Yellow, blue and red spheres are the coverage areas of three different satellites, as shown in Fig. 1. If the receiver picks up a signal from these three satellites, it must lie somewhere at the black dot. Similarly, any object receiving a signal from any of the three satellites can be located from their meeting point. The signal from the fourth satellite will help find the altitude as well. Since there are many more GPS satellites, you can locate yourself wherever on Earth you happen to be.
Satellite-based navigation in ships
Navigation in ice-covered waters is achieved through images from radar satellites. Ice maps generated from satellite data are sent to the ships in addition to radar images. These maps make it possible to draw conclusions about ice thickness and navigability. This helps rescue teams better evaluate the immediate ice situation and avoid unnecessary detours, saving fuel. It also helps in the mapping and measuring of oceans, tides, icebergs and sea levels.
This ensures safe shipping by protecting seas and coastal waters, and assisting public authorities to combat unlawful activities such as hazardous substance dumping, illegal fishing and piracy.
New processors have been developed that can generate ice maps directly after acquisition of satellite images. These can determine the location and extent of various types of ice. To do this, complex data comprising image features that escape the human eye are analysed. Other processors are being developed to pave the way for detailed insights into the movement of sea ice in high-resolution images of ice floes.
Synthetic aperture radar (SAR)
This technology can generate images from a moving platform, regardless of light and clouds. A SAR sensor is an active system that carries an illuminator with it to sense in the dark. It uses microwaves that have wavelengths much larger than visible light. Because of that, SAR signals can penetrate through clouds and semi-transparent materials like ice, snow, vegetation, etc.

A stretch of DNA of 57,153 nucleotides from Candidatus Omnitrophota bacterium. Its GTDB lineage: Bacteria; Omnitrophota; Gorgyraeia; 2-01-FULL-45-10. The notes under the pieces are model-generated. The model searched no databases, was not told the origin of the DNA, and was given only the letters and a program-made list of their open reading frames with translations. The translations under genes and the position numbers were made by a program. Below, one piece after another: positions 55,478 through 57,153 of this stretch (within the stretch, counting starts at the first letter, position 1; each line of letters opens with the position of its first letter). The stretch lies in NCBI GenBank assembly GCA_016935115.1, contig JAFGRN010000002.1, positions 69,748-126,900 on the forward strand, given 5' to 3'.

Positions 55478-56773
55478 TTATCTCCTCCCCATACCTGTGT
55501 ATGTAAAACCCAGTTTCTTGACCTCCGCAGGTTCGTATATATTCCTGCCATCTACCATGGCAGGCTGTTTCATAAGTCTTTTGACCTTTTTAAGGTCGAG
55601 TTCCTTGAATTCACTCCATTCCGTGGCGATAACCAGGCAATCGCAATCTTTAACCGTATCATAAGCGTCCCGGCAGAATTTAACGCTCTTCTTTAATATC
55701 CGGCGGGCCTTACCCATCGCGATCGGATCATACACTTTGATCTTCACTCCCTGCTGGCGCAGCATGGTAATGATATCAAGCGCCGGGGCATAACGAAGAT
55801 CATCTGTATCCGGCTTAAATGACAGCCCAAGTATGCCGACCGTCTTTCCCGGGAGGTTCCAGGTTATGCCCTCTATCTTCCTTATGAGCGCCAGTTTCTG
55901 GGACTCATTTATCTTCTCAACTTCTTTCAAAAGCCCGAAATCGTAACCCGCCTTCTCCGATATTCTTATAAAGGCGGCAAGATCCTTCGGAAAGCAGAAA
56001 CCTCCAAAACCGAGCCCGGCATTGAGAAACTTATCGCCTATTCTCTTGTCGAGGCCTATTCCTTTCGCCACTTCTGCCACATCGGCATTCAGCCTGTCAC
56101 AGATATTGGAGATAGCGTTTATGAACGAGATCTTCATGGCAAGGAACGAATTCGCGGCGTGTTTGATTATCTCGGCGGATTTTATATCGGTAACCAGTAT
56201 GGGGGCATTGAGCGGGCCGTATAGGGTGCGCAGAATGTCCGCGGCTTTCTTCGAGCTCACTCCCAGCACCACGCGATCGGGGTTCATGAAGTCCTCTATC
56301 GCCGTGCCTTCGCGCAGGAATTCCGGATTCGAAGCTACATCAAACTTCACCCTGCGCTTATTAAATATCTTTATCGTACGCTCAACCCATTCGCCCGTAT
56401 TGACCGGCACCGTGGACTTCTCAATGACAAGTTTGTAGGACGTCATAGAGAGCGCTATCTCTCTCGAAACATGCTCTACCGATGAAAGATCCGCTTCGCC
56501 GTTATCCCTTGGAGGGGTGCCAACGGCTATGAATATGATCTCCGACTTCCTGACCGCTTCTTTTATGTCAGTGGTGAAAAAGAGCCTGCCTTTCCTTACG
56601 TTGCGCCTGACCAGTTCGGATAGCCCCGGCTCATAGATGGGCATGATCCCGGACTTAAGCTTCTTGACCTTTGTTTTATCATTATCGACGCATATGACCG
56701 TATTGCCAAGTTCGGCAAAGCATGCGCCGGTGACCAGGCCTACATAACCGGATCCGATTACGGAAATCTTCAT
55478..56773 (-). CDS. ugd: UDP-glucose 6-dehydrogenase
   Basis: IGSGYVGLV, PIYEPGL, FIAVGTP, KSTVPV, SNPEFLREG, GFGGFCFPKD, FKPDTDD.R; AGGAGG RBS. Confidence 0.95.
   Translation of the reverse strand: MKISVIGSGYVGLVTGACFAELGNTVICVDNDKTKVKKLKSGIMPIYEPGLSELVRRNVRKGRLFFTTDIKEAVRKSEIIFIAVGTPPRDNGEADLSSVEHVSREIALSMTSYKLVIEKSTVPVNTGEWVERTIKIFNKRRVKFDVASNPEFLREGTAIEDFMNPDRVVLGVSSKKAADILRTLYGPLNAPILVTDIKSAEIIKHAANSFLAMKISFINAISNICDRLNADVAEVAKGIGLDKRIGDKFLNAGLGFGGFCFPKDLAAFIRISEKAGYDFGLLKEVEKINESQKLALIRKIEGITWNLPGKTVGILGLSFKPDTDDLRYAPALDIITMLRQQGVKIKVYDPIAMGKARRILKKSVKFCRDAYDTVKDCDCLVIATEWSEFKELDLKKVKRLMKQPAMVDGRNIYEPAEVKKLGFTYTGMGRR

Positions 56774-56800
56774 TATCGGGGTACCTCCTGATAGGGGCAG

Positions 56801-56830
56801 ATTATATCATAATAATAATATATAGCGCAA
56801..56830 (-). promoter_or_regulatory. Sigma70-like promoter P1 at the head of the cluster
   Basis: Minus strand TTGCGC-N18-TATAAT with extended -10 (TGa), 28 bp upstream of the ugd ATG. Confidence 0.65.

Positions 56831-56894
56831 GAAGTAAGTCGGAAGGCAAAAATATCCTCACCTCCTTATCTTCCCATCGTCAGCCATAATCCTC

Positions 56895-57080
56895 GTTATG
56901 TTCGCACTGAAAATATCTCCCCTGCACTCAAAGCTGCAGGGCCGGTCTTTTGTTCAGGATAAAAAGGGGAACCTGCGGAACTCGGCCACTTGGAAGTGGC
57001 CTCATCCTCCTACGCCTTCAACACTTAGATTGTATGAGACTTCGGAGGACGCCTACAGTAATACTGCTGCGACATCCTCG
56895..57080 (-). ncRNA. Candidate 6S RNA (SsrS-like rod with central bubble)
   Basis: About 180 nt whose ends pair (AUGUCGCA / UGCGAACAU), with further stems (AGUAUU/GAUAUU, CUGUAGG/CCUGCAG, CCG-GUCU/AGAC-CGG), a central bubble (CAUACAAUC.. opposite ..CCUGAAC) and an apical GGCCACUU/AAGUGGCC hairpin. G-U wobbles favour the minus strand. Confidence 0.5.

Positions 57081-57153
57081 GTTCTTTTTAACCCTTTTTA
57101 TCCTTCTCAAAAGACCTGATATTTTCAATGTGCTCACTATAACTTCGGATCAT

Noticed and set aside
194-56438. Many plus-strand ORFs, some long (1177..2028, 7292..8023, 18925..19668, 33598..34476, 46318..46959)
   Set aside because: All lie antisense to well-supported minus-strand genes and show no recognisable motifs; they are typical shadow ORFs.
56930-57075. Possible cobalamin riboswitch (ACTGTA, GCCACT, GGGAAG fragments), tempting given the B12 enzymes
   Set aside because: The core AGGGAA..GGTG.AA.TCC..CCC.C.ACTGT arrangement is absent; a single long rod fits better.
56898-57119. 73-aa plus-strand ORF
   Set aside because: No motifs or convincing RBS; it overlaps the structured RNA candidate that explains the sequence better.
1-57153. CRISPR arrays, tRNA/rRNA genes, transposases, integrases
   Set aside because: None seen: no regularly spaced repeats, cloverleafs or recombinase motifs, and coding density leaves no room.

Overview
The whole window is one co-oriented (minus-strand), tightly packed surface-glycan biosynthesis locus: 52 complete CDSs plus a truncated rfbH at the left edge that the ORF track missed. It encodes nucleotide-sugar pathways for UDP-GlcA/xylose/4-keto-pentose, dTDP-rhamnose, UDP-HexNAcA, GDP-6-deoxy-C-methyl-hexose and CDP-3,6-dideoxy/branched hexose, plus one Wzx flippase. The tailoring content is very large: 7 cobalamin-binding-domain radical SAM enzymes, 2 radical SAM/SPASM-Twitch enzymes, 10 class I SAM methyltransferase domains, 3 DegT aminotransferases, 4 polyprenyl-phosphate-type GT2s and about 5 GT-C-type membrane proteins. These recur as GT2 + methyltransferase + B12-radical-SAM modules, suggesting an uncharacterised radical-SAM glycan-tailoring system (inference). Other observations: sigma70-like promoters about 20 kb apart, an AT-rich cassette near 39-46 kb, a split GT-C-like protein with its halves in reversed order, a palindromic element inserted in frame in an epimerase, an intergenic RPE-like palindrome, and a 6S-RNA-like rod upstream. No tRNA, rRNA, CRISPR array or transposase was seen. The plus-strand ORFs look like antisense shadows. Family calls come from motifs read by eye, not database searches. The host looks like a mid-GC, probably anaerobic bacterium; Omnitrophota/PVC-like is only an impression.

There are different types of SAR. If the radar transmits and/or receives in two different polarisations—horizontal and vertical—it could help retrieve false-colour images instead of just black-and-white data. This is called polarimetry, and it can be used for precision farming or for water bodies monitoring in floods, among others.
Another option is to acquire images from slightly different angles, in a technique called interferometry, which provides 3D vision.
Combining multiple interferometric sets of images acquired at different times is called differential interferometry, and it can be used to extract information about the deformations suffered by objects over time. Examples of this can be subsidence studies in urban areas, stability in open-pit mines and a building’s thermal expansion and contraction, volcanoes and earthquakes, among many others.
If many images of the same area are taken from different angles, tomographic techniques can be applied. SAR tomography can be used to see the inside of a forest or a glacier by sending signals to it from a satellite. This can be used, for instance, to study the amount of biomass on Earth or the inner ice layers in the North Pole.
Location-based services by satellites
This technique includes personalised marketing offers delivered to the user of the smartphone. Offers are based both on personal preferences of the user as well as on the location where the potential customer finds himself, at the moment when the offers are placed. It provides the user with information and the ability to advertise about nearby businesses and services.